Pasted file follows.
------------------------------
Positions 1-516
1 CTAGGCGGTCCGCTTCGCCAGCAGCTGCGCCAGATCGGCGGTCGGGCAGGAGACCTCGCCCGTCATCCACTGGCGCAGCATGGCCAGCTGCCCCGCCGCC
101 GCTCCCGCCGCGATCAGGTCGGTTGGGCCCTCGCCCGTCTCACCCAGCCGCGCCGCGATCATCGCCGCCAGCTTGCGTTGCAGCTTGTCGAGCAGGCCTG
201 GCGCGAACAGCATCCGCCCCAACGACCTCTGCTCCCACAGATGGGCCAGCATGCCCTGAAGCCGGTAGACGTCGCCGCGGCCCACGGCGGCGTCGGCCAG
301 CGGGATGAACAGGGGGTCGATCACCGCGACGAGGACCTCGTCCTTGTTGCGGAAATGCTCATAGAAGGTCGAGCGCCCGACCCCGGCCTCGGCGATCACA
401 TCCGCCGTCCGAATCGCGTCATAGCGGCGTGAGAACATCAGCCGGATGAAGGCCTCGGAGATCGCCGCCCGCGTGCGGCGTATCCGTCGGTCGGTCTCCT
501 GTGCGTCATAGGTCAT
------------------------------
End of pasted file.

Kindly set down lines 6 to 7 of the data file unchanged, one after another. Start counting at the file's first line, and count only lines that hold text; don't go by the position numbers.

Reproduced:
401 TCCGCCGTCCGAATCGCGTCATAGCGGCGTGAGAACATCAGCCGGATGAAGGCCTCGGAGATCGCCGCCCGCGTGCGGCGTATCCGTCGGTCGGTCTCCT
501 GTGCGTCATAGGTCAT